Woodland Park Voters to Decide Slew of Ballot Issues Elections, Developer Perks and Public Notifications Top List Rick Langenberg

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Woodland Park voters won’t have a shortage of questions to grapple with during the spring municipal election of 2016.

In fact, they most likely will decide the fate of many key changes to the city’s charter or mini-constitution dealing with such issues as elections, council appointments and term limits, developer incentives, public notification procedures and internal housekeeping measures.

And if citizens want to add their own questions to this list, now is the time to act.

Last week, Woodland Park Mayor Pro Tem Carrol Harvey, who has headed the city’s charter review committee for the last year, gave a short snapshot of the pending ballot issues. The city’s home-rule charter document was first approved in the mid-1970s and then it was slightly amended about 15 years ago.

However, the city council will have the final say in deciding if the group’s list of seven proposed questions should be advanced to the voters next April. In order for that to occur, the question wording must get finalized by mid-January 2016.

Some of the hot issues facing the voters could include another attempt at allowing the city government to offer financial incentives to developers of future projects. Only this time, the question will deal with only permitting these incentives to occur for projects that provide a “valid public purpose.”

Financial incentives has been a touchy subject in Woodland Park, with voters expressing much opposition to providing infrastructure and tax benefits and other perks to developers. On two previous occasions, voters have said “no way” to city hall incentives for private projects.

Instead, certain tax rebate benefits have been provided to projects occurring within the Downtown Development Authority District.

However, proponents of the pro-incentives idea continue to advocate that times have changed and Woodland Park must compete better with other communities for future development, especially when these projects include affordable housing ventures. But critics say this creates an unfair playing field for current business operators.

Elections and Media Restrictions
And when it comes to elections, the charter committee wants voters to consider changing the way appointments are currently handled.

Under one possible question, voters would be asked to eliminate the 30-day requirement to fill a vacated seat and even open the door for having a special election to decide a council or mayoral opening, if the elected leaders can’t reach a final majority verdict.

This issue is a byproduct of the “hung jury” process that occurred in 2014 in picking current Mayor Neil Levy. The council was deadlocked in making an appointment selection between the two top finalists, including Levy and current council member Phil Mella, and opted for a chance drawing. Many residents complained about this procedure, which culminated by picking a name from a bowl, for finalizing such as important position.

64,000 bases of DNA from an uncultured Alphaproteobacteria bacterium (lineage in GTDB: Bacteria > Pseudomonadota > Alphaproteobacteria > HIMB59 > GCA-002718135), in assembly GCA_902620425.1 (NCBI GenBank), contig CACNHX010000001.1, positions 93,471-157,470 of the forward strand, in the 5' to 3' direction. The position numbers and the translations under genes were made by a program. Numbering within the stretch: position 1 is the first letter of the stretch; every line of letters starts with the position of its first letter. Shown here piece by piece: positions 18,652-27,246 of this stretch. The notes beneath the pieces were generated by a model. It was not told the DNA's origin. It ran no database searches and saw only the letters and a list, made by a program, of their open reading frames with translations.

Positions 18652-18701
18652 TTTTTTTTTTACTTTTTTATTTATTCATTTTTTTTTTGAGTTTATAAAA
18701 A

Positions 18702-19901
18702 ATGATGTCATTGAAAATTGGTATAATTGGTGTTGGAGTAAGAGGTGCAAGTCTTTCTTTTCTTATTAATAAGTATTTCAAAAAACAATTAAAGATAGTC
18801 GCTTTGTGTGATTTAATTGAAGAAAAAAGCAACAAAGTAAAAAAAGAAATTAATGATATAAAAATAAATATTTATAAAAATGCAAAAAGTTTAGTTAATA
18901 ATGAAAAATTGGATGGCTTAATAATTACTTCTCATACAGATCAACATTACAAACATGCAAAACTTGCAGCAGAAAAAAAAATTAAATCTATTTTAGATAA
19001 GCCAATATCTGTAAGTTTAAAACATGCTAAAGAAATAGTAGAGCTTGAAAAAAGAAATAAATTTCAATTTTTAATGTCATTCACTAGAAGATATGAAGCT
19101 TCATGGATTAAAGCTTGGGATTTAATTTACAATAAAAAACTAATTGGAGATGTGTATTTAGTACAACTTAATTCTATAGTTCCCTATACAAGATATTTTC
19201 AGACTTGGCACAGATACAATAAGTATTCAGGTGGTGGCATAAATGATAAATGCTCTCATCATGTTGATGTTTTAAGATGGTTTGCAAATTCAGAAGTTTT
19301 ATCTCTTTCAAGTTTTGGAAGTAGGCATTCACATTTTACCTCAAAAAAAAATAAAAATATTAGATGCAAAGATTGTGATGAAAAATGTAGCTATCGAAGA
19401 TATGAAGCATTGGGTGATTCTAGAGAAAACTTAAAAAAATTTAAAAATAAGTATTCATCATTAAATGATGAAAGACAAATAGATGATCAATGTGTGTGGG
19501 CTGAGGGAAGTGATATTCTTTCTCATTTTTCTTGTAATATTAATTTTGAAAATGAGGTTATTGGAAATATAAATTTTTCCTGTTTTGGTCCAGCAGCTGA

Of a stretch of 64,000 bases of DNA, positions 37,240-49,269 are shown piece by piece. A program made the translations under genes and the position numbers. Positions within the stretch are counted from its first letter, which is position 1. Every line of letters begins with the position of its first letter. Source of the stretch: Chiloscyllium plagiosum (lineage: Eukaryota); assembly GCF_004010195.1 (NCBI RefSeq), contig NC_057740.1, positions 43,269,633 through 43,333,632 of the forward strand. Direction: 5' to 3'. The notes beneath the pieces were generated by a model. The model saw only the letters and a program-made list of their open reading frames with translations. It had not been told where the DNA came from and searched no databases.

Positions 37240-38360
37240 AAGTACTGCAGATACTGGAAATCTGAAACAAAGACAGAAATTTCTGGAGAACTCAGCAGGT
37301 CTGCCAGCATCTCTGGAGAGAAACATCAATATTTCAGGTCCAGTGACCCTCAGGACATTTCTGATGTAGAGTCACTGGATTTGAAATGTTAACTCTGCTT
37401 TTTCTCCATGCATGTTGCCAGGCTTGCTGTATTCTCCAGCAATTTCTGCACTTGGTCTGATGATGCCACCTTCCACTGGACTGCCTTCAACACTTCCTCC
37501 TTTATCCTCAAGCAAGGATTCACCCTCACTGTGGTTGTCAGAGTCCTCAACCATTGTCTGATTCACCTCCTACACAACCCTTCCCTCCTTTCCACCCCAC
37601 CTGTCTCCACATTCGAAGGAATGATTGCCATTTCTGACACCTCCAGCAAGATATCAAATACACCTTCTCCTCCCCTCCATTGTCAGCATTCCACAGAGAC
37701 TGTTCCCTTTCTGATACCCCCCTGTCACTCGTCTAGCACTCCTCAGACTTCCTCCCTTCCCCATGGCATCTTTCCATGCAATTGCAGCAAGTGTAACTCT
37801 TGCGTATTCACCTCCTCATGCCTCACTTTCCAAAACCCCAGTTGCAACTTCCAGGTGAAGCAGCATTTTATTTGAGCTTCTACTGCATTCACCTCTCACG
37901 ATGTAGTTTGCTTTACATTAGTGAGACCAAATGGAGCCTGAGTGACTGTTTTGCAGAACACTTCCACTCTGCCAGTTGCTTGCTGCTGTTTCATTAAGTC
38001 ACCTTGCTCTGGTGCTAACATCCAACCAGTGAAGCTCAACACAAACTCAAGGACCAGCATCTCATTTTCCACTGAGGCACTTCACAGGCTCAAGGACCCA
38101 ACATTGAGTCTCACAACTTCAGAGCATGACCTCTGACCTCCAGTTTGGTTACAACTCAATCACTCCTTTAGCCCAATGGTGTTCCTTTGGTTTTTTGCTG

Some civic leaders believed that the city should have held a special election to determine this seat.

Also, the charter group wants to firm up the current eight consecutive-year limit for serving on the council. Exceptions could occur for appointments, so a person wouldn’t receive the boot in the middle or beginning of a term. This is another awkward scenario when a previous council member Terry Harrison was handed his walking papers, after his time on the council exceeded nine years.

“We want to simplify the charter and allow it be more flexible,” said Harvey.

Another hot issue could deal with the proposition of shutting the door on the local media, when it comes to publishing legal notices, ordinances and other legal documents. The charter group still favors designating a local newspaper for its public notification process. But at the same time, they want to heavily restrict what items are published in a newspaper, by using the city’s website and social media outlets more. For example, the city may just opt for publishing the title of certain lengthy ordinances, and then have them posted on-line.

In addition, residents will probably cast tallies on a number of housekeeping matters and regulatory changes, such as altering the timing of the annual report provided by the city manager.

Councilman Bob Carlsen asked about adding more questions to the list, if residents want to suggest certain charter-related ballot questions of their own. Harvey stated they could try to do this, but they would have to compile questions by the first meeting in January.

But the idea of people adding to this list didn’t receive much support by Carlsen’s peers on the council. They lauded the work of the charter group for the last year. Several council members noted that all of these meeting were open to the public, if citizens wanted to comment on the review process.

“We are in a Catch 22,” argued Carlsen. “I don’t think too many public (citizens) showed up (at these meetings).”

However, the majority council members stood firmly behind the work of the charter committee and the preliminary list of questions they compiled.

The committee’s proposed ballot questions will be formally presented to the council on January 7, 2016, according to Harvey. She said the group will make a detailed pitch, outlining the history of the charter and the reasons for these specific amendments.